(Published in Indian Military Review, Oct 2013.)
Excerpts from the published article:-
Free escape from a submarine by the crew is feasible up to a depth of ~60 meters, and up to a depth of ~185 meters with specially designed escape suits. The US Steinke Hood developed in 1962, comprised of life jacket attached to a plastic facemask. This permitted breathing of air trapped in the hood by the escapee. Admiralty developed the Submarine Escape Immersion Ensemble (SEIE), which in addition to the Steinke Hood type mask covered the crewmember completely to provide thermal protection. In addition, it had a single man life raft in built in to the suit that permitted linking up with other life rafts upon surfacing. Some submarines have an inbuilt rescue sphere in to which the crew retreats; the crew ejects the sphere from the submarine thereafter.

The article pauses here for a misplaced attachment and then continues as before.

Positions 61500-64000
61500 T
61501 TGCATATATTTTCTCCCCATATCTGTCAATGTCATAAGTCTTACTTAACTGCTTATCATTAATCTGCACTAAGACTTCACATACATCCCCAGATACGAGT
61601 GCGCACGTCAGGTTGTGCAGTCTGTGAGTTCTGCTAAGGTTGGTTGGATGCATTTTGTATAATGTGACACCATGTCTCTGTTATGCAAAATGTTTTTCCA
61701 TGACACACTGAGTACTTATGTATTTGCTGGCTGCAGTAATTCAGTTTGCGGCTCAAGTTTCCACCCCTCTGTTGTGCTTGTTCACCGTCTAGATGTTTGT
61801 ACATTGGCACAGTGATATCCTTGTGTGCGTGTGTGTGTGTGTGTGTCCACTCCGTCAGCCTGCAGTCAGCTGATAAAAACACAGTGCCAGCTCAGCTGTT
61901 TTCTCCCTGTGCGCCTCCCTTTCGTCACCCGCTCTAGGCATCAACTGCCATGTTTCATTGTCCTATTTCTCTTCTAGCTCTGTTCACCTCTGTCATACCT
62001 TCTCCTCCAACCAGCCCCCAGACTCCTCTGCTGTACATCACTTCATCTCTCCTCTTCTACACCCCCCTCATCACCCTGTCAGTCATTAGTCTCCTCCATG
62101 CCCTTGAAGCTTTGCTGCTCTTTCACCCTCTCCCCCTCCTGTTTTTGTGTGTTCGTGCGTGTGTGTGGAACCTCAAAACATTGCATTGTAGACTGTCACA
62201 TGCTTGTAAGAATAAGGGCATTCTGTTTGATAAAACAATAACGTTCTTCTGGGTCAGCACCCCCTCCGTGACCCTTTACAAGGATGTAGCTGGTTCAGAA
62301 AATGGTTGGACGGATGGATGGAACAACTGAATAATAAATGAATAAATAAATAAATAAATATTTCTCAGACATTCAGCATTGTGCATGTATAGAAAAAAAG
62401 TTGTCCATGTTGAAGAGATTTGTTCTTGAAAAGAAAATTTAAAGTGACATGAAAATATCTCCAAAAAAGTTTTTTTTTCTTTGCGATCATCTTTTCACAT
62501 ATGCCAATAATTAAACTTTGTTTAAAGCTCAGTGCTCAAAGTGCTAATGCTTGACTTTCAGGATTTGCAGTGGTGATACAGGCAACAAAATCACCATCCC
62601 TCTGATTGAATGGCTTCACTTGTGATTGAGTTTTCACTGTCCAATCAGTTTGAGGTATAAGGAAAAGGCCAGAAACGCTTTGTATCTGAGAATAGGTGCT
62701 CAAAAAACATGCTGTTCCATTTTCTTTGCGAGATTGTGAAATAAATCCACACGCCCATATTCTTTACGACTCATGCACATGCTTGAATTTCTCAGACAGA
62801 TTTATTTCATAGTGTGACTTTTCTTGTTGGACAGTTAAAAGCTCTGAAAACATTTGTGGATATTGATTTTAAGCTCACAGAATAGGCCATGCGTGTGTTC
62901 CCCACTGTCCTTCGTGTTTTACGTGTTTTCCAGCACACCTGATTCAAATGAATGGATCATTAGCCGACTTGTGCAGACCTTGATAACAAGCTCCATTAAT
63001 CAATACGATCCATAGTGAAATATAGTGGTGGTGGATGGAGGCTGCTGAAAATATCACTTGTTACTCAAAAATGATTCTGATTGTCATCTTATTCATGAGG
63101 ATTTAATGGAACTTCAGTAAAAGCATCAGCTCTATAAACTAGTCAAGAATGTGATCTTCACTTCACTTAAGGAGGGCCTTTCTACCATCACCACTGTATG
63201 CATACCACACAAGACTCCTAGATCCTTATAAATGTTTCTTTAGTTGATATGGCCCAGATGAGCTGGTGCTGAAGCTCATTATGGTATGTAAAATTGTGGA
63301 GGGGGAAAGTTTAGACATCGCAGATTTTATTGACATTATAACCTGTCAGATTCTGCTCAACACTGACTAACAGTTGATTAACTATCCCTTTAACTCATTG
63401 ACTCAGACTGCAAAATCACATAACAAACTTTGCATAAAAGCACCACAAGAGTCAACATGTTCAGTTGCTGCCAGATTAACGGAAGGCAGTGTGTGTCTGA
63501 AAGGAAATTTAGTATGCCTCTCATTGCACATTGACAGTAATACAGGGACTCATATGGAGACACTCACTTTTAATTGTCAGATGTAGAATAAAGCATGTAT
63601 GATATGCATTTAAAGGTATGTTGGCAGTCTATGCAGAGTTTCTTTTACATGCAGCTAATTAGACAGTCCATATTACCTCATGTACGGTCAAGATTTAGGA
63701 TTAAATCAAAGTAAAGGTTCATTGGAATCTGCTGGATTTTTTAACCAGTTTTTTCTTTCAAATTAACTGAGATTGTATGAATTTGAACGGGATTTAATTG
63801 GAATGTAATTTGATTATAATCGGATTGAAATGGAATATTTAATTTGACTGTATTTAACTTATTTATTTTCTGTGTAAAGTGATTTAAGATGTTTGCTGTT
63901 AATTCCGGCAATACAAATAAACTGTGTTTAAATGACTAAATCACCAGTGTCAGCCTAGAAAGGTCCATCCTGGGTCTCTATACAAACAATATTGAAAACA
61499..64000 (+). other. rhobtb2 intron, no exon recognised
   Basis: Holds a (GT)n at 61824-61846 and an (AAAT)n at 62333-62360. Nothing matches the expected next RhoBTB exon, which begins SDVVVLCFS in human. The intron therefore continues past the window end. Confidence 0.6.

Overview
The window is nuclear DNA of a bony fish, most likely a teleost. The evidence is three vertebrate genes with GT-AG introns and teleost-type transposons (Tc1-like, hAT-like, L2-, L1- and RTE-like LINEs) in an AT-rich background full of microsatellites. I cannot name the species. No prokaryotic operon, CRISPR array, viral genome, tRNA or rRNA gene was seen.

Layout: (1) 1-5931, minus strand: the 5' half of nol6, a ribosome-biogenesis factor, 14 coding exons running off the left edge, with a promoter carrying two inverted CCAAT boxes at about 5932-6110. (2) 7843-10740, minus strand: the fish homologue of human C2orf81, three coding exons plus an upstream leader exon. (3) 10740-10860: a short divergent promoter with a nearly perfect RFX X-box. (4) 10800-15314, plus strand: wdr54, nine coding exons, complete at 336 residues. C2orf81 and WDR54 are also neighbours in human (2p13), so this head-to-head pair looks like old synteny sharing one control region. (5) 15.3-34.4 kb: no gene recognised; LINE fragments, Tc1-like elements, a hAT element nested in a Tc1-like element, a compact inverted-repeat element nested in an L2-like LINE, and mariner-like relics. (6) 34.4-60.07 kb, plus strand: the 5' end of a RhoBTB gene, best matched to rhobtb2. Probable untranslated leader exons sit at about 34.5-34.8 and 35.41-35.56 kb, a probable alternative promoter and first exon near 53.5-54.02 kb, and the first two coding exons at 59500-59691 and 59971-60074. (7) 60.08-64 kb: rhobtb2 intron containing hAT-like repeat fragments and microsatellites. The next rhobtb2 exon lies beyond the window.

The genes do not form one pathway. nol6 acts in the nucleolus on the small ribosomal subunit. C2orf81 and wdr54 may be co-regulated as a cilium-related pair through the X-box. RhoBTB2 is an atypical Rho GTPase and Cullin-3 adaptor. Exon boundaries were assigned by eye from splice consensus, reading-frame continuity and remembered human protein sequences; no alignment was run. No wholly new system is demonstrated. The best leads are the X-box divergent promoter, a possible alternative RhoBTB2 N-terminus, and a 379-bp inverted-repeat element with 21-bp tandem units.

Currently the Indian Navy uses the escape suits and the rescue bell system from the diving tender INS Neerekshak. Its Shishumar class submarines are fitted with the rescue sphere. Indian Navy’s efforts to procure two of its own DSRVs have not been successful yet. In the interim, Indian Navy has signed a contract with the US for the ‘global submarine rescue fly-away kit’. This would enable transportation of the rescue system within 72 hours to the nearest rescue port and permit rescue of at least eight personnel at a time. The maintenance and operation of this system, as well as other US submarine rescue systems is being done by M/s Phoenix International via a Government Owned, Contractor Operated/Maintained (GOCO/CM) arrangement, The Indian Navy and the US Navy (Undersea rescue command) have been undertaking joint submarine rescue exercises, the most recent one was INDIAEX-2012. Indian Navy had floated a RFI for DSRVs in Dec 2010. It has also raised an RFI for a single Submarine Rescue Bell System, as recently as September this year, in fact about a week prior to the Sindhurakshak accident.
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